Wells, Bigham win Leadville 100 mountain-bike race on Saturday
LEADVILLE — On Saturday, nearly 2,000 riders from all 50 states and 27 countries participated in the 23rd annual Leadville 100 mountain-bike race. In the iconic event, participants rode more than 100 miles of challenging Colorado Rockies terrain at elevations ranging from 10,152 to 12,424 feet.
Following the 6:30 a.m. start, Colorado’s own Todd Wells, of the United States, and Sally Bigham, of Great Britain, emerged as this year’s champions, both marking the third time each has won the race. Wells notched his third Leadville Trail 100 title after winning in 2011 and 2014 and Bigham was the past champion in 2013 and 2014. In the male division, Wells crossed the finish in 6:19:43, followed in second place by Joe Dombrowski, of the United States, who finished in 6:22:40. Jeremiah Bishop, of the United States, rounded out the top three in 6:28:47. In the female division, Bigham finished in 7:05:47 followed by Lorenza Morfin, of Mexico, in second at 8:01:02 and Colorado’s own Jennifer Smith, of the United States, at 8:04:19.
Leadville’s own Ty Hall competed as Transamerica’s Tomorrow Chaser to help raise money for the Leadville Legacy Foundation. Hall started at the back of the race and Transamerica donated $5 to the local foundation for every cyclist he passed. This year, Hall passed more than 1,200 riders during the race and raised more than $6,000 for the Leadville Legacy Foundation. Professional ultra-runner Mike Aish, who is competing in the Leadman Series this year, completed his first Leadville Trail 100 mountain-bike race in 8:19:30 and is currently chasing a new Leadman record.
Part of the ‘Family’
The inaugural Leadville Trail 100 mountain bike event launched in 1994 and has since attracted thousands of racers to the Colorado mountain community.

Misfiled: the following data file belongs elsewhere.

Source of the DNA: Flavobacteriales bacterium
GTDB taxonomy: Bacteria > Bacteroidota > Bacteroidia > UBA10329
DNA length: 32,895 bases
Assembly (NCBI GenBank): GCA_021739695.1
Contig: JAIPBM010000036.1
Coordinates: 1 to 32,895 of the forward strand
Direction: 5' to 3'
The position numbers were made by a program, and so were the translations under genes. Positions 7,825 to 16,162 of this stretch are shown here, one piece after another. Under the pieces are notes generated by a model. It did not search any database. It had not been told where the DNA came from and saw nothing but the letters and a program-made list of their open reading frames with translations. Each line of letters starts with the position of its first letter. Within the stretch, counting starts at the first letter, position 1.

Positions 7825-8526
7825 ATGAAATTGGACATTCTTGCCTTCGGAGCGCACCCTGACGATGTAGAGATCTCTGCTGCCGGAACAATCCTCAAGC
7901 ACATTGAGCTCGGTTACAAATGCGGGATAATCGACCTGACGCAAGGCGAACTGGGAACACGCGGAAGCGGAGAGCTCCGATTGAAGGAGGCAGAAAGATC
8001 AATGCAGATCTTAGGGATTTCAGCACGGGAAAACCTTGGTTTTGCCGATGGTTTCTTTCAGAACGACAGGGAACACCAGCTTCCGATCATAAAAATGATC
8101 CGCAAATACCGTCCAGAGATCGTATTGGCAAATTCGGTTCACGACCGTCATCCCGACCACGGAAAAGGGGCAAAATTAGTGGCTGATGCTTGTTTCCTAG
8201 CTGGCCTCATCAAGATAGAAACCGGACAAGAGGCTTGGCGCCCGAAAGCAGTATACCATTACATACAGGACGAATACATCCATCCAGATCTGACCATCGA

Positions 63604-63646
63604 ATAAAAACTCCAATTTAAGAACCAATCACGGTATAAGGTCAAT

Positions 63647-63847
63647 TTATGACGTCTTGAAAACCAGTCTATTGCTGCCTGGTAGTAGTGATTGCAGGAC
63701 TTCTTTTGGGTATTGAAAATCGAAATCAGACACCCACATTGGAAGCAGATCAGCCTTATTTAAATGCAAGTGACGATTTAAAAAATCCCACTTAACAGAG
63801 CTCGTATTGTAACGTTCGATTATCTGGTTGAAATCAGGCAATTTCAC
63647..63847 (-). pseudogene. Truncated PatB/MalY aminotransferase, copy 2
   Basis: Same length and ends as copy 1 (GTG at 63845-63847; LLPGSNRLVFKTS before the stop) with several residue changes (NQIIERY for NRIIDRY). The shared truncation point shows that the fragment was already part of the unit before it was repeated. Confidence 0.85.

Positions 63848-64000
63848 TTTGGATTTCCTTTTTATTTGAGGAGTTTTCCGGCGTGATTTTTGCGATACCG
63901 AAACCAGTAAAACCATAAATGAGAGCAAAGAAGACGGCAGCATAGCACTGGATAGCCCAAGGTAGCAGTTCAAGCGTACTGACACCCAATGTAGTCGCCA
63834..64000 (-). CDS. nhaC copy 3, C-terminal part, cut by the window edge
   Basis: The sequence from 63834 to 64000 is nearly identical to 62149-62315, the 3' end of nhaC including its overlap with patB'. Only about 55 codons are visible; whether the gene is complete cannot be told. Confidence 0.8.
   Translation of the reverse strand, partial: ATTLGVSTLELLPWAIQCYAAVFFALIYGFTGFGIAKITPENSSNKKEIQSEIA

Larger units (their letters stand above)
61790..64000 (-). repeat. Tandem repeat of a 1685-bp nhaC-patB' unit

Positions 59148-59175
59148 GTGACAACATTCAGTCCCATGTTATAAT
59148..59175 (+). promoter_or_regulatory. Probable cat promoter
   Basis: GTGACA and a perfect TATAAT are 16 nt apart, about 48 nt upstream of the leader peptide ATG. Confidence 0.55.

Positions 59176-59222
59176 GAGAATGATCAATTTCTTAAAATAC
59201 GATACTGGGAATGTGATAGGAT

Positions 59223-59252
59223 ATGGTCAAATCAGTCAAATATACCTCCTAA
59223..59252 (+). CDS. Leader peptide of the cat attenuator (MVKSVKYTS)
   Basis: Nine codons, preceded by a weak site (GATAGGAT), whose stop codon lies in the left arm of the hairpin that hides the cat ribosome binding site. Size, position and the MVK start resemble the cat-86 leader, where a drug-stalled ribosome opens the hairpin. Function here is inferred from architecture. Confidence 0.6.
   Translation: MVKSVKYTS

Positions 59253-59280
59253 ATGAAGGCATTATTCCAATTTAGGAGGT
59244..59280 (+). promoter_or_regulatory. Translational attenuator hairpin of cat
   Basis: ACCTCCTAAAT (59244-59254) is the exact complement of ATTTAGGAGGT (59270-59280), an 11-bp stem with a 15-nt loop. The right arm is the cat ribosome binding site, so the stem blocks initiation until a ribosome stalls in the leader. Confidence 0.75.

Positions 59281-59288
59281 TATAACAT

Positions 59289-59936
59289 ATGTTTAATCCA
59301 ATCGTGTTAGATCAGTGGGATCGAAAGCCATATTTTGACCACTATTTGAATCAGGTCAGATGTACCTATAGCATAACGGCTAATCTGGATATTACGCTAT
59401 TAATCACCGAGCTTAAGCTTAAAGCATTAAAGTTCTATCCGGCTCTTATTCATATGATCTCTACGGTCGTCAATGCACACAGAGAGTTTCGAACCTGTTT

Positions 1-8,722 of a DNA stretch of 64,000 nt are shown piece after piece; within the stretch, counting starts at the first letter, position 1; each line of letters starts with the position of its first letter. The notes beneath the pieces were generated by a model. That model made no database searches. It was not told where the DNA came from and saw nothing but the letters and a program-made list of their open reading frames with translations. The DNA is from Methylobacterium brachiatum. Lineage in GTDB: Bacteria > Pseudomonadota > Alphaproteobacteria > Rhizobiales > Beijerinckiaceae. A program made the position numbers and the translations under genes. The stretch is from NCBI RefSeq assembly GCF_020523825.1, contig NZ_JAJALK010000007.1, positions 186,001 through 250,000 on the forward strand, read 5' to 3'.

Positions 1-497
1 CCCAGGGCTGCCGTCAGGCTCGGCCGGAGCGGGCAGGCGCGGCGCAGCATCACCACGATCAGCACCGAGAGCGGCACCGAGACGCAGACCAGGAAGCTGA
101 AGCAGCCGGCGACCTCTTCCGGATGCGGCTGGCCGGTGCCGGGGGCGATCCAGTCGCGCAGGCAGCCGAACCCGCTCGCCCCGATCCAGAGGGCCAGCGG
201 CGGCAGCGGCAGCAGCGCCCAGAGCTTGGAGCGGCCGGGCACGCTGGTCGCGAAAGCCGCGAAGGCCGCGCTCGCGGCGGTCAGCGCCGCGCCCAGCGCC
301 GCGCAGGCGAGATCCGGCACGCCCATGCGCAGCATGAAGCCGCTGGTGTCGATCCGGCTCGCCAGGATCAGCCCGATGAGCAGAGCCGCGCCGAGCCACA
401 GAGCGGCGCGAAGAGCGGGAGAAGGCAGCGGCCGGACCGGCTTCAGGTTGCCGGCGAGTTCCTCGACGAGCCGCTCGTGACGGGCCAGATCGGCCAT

“Congratulations to Todd and Sally on their amazing wins today and to all competitors who had the raw guts and determination to cross the finish line — they are all now part of our Leadville family,” said Josh Colley, race director of the Leadville Race Series. “I never tire of seeing the spirit of Leadville instilled in everyone on course, pushing themselves to the brink to embody a healthy way of life.”
This year’s Blueprint for Athletes Leadville Race Series concludes Saturday with nearly 750 participants running the Blueprint for Athletes Leadville Trail 100 Run. The legendary “Race Across the Sky” 100 mile run began in 1983 and still draws thousands of participants to Leadville each year for a demanding 100-mile out-and-back course with total elevation range, or climb, of more than 18,000 feet.
For complete results visit http://www.leadville raceseries.com.
Support Local Journalism
Support Local Journalism
Readers around Aspen and Snowmass Village make the Aspen Times’ work possible. Your financial contribution supports our efforts to deliver quality, locally relevant journalism.
Now more than ever, your support is critical to help us keep our community informed about the evolving coronavirus pandemic and the impact it is having locally. Every contribution, however large or small, will make a difference.
Each donation will be used exclusively for the development and creation of increased news coverage.
Start a dialogue, stay on topic and be civil.
If you don't follow the rules, your comment may be deleted.
User Legend: Moderator Trusted User
Burton officials announced a new snowboard event series: The Burton Mystery Series. But to locals, the bigger mystery is what’s going to happen to the U.S. Open Snowboarding Championships, which Vail has hosted since 2013.